Even though the popularity of CAT tools is growing, not all translators choose to implement this software into their daily workshop. Reasons vary from financial ones to the fear of not being able to operate the tool efficiently. Moreover, the wide array of CAT tools makes it impossible for a single person to purchase licenses for them all. Companies or customers that want to have projects stored in their CAT tools may cooperate with non-CAT users or different CAT tool users thanks to the RTF format files. We would like to explain the specificity of this file format.

What does a CAT-generated RTF file look like?

The abbreviation means “rich text format.” The files that you can generate from your CAT tool may look slightly different (e.g. some have colouring or logos, others are plain), but the principle is the same. It looks like a table of usually four columns, each with a different purpose. The first one shows segment number, the same as you can see in the CAT editor. The second one contains segmented source text and the third is where the translator inserts the text in the target language. The last column is about the status – it says whether the segment was pretranslated from translation memory or MT, if it is locked (so uneditable) in the CAT tool, etc. Once the column with the target text is filled in, the RTF file can be uploaded into the software and the translation automatically uploaded into the TM.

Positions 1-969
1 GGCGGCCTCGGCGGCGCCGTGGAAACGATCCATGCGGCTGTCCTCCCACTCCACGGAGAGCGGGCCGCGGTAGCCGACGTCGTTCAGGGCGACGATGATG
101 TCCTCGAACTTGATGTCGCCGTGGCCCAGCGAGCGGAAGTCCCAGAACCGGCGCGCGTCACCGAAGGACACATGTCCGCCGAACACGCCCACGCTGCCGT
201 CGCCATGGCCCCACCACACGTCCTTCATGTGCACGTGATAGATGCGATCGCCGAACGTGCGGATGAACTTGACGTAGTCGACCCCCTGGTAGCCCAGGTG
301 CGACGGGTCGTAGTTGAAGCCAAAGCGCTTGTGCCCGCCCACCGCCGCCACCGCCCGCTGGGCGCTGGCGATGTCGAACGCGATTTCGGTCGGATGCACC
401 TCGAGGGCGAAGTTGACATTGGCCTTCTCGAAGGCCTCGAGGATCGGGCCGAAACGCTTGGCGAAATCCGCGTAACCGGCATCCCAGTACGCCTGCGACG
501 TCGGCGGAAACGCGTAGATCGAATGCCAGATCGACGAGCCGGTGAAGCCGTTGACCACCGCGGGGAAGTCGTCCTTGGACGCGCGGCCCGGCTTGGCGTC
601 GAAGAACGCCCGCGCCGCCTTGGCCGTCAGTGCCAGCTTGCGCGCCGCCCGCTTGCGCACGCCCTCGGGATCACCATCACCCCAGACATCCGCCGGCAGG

Important to remember

RTF files allow for translation and editing outside CAT. Just as in the editor, it’s crucial to pay attention to formatting tags, usually in the form of numbers in various brackets, e.g. [1}, [4], {8]. They make it possible to retain the formatting of the source file. It is also important to have an equal number of tags in the source and target – otherwise the file will not be properly imported to the CAT tool and the PM will have to check the RTF file segment by segment.

Working in RTF files is quite comfortable as the linguist can see the corresponding source segment in the left-hand column at all times. The most important guideline for handling them is to keep the original layout and insert tags into the target column – that’s all!

If you would like to know more about the way we handle RTF files or CAT tools, do not hesitate to contact us.

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